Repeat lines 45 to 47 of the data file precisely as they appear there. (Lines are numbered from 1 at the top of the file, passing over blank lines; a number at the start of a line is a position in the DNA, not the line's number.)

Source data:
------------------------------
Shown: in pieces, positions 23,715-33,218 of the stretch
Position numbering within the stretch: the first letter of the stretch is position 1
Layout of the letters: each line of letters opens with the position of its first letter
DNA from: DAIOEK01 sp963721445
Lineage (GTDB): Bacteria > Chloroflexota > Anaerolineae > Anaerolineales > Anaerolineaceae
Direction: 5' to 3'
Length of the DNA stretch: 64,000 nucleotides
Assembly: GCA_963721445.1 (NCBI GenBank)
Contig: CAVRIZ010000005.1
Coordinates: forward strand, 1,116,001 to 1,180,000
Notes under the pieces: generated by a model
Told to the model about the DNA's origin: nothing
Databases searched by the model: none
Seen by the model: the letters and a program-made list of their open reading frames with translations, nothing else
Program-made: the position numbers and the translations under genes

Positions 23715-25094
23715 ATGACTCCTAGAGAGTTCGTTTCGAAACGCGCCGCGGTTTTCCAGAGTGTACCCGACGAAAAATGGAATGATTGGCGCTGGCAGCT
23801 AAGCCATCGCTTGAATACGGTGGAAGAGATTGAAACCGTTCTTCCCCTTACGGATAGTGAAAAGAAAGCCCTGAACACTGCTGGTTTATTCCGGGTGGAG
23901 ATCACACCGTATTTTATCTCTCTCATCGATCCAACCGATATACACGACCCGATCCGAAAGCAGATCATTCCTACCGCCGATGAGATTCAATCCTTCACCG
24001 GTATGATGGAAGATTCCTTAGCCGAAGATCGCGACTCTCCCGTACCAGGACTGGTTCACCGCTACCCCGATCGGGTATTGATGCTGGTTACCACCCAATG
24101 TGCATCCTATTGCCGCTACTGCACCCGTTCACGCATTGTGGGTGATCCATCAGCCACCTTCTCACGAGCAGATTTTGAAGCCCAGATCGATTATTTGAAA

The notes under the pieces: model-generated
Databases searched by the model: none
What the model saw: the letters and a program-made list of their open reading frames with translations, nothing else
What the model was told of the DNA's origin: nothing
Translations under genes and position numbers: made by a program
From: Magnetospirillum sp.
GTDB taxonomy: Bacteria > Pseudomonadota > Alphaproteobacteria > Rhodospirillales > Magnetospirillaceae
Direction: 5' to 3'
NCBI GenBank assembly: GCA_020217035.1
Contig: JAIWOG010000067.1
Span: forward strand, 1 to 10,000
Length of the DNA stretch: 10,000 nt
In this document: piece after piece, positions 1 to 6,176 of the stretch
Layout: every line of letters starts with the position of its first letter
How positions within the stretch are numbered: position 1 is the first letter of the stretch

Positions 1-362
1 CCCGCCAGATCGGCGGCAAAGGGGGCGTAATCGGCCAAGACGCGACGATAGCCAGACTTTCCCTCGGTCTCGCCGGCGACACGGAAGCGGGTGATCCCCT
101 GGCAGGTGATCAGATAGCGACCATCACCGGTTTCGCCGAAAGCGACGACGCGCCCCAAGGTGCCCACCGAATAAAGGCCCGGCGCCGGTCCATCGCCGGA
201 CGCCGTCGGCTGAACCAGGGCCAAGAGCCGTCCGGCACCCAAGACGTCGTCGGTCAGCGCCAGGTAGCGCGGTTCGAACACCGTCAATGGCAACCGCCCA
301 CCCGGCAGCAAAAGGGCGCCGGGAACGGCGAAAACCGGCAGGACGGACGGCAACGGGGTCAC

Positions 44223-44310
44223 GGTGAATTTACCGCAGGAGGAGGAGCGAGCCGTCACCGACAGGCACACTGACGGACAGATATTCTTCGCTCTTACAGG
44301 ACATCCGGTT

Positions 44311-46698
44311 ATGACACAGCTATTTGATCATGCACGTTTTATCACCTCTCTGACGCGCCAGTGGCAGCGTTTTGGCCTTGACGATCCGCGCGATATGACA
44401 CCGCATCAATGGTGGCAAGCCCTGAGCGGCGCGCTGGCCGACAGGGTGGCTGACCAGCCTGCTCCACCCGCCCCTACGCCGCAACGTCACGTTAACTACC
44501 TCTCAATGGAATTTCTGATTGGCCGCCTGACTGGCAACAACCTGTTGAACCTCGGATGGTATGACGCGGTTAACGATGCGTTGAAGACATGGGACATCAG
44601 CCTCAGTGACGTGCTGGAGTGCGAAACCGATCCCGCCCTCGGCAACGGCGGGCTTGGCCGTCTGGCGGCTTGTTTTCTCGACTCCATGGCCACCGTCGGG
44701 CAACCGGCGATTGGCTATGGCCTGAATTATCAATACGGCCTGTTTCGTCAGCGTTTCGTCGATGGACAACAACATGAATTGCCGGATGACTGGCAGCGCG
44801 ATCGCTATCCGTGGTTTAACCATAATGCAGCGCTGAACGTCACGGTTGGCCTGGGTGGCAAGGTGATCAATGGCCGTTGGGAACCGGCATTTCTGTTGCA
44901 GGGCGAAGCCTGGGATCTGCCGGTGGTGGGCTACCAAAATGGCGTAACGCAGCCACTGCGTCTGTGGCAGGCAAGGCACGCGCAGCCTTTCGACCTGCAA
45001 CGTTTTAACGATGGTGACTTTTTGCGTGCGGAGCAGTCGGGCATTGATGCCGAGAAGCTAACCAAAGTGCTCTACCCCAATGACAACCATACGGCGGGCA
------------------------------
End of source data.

Positions 44311-46698
44311 ATGACACAGCTATTTGATCATGCACGTTTTATCACCTCTCTGACGCGCCAGTGGCAGCGTTTTGGCCTTGACGATCCGCGCGATATGACA
44401 CCGCATCAATGGTGGCAAGCCCTGAGCGGCGCGCTGGCCGACAGGGTGGCTGACCAGCCTGCTCCACCCGCCCCTACGCCGCAACGTCACGTTAACTACC